Biogen v. Banner Life Sciences -- The Limited Scope Of U.S. Patent Term Extensions (Hint: Metabolites Not Included)
May 12, 2020
Under 35 U.S.C. §156, a patentee can extend a patent’s term to restore part of the term consumed during the Food and Drug Administration’s (FDA) New Drug Application (NDA) approval process for a compound covered by the patent.
Last month, in Biogen v. Banner Life Sciences, the Federal Circuit ruled that such an FDA-related patent term extension does not cover a metabolite of the FDA-approved compound. Rather, an extension covers only the approved compound itself, or a salt or ester thereof.
Biogen involved the product Tecfidera®, in which the active ingredient is dimethyl fumarate (DMF). Upon administration, one of DMF’s methyl ester groups is metabolized to yield monomethyl fumarate (MMF) before reaching its pharmacological site of action.
Biogen’s patent, U.S. 7,619,001 (’001 patent), contained claims covering both DMF and its MMF metabolite. The ’001 patent was slated to expire on April 1, 2018, but Biogen extended its term by 811 days under Section 156 to compensate Biogen for loss of patent term during the FDA’s review of Tecfidera®. The ’001 patent now expires on June 20, 2020. The issue in Biogen was whether Biogen’s patent term extension covered the MMF metabolite.
Banner submitted a 505(b)(2) application to market a drug product containing MMF. In support of its application, Banner relied upon clinical data that Biogen submitted to the FDA in its Tecfidera® NDA to satisfy safety and efficacy requirements.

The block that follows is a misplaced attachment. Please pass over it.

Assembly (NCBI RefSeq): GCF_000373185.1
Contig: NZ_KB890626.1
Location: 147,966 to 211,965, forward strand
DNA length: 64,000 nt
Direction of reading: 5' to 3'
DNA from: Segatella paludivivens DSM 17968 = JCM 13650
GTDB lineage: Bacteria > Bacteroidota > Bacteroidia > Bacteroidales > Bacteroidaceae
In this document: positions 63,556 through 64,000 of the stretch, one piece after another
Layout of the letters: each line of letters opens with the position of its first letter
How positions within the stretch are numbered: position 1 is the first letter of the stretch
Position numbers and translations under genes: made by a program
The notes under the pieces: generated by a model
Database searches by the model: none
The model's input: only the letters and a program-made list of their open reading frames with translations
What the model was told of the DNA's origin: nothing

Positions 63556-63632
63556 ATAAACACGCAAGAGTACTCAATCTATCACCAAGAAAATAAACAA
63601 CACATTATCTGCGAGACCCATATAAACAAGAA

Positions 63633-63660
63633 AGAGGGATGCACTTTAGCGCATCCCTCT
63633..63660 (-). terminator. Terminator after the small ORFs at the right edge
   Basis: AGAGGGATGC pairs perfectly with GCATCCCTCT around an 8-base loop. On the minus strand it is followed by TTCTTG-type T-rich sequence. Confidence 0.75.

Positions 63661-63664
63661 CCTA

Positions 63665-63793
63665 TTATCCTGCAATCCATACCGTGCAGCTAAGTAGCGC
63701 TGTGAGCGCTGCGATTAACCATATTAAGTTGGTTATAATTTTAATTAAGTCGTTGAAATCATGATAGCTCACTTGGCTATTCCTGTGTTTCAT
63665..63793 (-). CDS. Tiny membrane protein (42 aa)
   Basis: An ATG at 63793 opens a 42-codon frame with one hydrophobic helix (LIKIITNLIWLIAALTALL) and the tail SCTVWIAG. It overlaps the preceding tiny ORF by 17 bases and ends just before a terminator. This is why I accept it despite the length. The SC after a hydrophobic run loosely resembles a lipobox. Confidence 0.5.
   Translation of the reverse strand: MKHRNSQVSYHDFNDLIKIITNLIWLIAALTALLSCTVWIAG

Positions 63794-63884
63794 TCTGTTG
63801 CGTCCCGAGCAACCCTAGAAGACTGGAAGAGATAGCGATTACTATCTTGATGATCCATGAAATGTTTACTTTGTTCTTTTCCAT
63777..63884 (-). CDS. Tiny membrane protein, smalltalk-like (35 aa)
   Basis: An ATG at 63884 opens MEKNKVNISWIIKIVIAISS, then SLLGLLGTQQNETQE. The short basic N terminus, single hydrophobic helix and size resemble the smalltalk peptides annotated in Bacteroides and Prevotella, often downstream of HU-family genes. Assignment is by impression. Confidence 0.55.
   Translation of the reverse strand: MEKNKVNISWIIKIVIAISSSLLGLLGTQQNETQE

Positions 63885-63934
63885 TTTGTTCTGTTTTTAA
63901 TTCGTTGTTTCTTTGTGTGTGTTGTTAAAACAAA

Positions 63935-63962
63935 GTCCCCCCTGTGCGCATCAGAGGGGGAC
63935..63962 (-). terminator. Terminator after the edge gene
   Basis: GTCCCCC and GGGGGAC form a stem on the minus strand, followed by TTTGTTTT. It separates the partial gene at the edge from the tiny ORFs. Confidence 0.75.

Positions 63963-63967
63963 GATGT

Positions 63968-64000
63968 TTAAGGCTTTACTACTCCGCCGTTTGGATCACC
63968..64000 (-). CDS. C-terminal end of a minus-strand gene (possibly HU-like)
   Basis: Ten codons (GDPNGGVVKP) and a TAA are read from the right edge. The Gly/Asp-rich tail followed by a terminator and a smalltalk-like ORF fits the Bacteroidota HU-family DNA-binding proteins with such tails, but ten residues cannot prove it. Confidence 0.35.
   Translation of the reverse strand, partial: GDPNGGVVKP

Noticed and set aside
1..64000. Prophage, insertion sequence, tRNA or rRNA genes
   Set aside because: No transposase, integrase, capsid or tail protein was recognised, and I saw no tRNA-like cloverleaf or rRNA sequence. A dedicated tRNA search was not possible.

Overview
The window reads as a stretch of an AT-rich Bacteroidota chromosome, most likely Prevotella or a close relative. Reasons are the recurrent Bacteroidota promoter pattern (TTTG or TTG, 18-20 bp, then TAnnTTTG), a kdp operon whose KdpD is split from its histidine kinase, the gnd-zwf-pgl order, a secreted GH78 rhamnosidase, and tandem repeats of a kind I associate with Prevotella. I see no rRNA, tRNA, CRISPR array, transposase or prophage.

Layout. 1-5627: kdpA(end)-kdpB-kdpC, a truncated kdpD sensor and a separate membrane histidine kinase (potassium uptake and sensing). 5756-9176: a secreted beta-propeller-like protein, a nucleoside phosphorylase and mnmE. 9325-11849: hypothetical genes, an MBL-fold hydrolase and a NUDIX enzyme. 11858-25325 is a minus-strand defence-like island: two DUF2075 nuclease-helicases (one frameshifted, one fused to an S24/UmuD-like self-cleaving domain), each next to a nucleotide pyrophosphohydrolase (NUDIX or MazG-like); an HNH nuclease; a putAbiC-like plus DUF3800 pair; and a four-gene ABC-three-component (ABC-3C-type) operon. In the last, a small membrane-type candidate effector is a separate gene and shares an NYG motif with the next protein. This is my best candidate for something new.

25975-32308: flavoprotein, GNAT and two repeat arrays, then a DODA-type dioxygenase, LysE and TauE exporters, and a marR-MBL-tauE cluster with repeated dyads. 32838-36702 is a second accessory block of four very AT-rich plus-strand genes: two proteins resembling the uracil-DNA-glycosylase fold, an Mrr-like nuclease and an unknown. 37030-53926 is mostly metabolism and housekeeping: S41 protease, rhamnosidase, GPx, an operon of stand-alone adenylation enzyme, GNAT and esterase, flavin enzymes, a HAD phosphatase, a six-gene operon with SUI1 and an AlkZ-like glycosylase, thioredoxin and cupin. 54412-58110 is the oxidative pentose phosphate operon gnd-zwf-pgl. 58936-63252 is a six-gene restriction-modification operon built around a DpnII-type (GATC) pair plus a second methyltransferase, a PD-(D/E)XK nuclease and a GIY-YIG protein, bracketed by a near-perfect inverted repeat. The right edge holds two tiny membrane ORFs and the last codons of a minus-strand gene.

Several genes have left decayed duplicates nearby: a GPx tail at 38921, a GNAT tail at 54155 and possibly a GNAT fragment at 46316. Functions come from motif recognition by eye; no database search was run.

Among other arguments, Biogen asserted that Section 156’s extension applies to any compound that shares an “active moiety” with the approved compound and that because DMF and MMF share an active moiety (MMF), Banner’s proposed product infringes the extended ’001 patent. Biogen also argued that this is particularly true given Banner’s reliance on Tecfidera®’s clinical data.
The Federal Circuit ruled against Biogen, stating that Section 156 extensions cover the active ingredient itself (or a salt or ester thereof). They do not cover an “active moiety”:
It encompasses the active ingredient that exists in the product as administered and as approved—as specified by the FDA and designated on the product’s label—or changes to that active ingredient which serve only to make it a salt or an ester. It does not encompass a metabolite of the active ingredient or its deesterified form.
MMF, although covered by the ’001 claims, was not covered by the Section 156 term extension. So no infringement existed (the ’001 patent expired with respect to MMF).
The Federal Circuit also noted that no infringement under the doctrine of equivalents was possible, stating that “such a product or process cannot logically infringe an extended patent claim under equivalence if it is statutorily not included in the extension under § 156. That would make judge-made law prevail over statute.”
In view of Biogen, 505(b)(2) applications directed to metabolites of approved compounds are a viable option, particularly where a lengthy Section 156 term extension for the approved active ingredient has been granted.